OTTAWA, September 30, 2014 — The University of Ottawa hosts the grand opening of its Advanced Research Complex (ARC) today, bringing the institution’s top minds in photonics and geoscience under one roof.
The five-storey, state-of-the-art glass and steel building, located at the south end of campus, received more than $17 million in infrastructure and operational funding from the Canada Foundation for Innovation (CFI). The building has 10 laboratories, including the facility’s centerpiece: the André Lalonde Lab which hosts Canada’s only accelerator mass spectrometer (AMS), a massive 44-tonne, 25-metre-long piece of research equipment passersby can see from outside the building.
Named for one of the university’s former deans of science, the Lalonde Lab will house geoscientists and engineers on the warehouse-like ground and lower levels, including in the AMS lab. The AMS measures isotopes at very low concentrations in natural materials, such as human tissue and minerals, which could help one day yield applications in energy, health and the environment.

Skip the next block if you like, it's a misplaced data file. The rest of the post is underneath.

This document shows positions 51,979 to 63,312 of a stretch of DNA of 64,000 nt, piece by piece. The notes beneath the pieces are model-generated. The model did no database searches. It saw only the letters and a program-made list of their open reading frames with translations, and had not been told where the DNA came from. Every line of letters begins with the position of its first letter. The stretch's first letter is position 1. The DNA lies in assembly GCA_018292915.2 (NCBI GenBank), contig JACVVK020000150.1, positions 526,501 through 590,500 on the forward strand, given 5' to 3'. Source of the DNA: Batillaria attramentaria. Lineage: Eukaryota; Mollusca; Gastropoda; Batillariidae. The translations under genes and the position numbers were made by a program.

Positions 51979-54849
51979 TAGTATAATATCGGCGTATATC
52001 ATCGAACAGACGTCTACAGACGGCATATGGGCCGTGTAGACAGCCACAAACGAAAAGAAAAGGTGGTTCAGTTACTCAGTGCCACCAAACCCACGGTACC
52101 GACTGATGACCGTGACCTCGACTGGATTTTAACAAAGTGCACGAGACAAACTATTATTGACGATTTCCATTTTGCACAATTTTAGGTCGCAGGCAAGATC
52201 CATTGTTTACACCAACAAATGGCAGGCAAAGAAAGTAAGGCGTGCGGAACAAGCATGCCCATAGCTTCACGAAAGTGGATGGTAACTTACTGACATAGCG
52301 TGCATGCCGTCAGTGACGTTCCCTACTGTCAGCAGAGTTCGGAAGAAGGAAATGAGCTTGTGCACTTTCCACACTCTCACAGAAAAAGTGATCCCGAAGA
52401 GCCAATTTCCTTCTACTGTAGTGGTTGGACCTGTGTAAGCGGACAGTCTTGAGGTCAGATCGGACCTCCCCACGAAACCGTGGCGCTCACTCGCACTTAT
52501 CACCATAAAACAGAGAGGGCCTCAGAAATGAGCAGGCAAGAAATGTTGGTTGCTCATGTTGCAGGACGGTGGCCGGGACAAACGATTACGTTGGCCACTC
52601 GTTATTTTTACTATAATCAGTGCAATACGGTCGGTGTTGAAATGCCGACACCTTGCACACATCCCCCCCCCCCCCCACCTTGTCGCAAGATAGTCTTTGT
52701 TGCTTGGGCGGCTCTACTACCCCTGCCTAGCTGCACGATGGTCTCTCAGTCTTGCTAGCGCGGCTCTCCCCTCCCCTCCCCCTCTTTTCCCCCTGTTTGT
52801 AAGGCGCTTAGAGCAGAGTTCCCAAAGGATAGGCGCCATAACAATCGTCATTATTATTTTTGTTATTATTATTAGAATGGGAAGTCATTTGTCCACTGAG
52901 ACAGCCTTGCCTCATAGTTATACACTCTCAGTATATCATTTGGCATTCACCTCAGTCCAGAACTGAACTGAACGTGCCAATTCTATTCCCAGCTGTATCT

On the upper floors of the research complex, scientists working in photonics will use sophisticated lasers to push our understanding of the fundamental interactions between light and matter. This information will serve as a foundation to develop applied technologies that advance fields such as medical diagnostics, renewable energy and telecommunications.
Bringing both scientific disciplines into one building removes traditional academic barriers and encourages scientists with vastly different expertise to work together, inspire their students and innovate the next generation of technologies, products and services.
- Read about ARC’s grand opening.
- Find stories, videos and podcasts about the cutting-edge research being conducted at ARC
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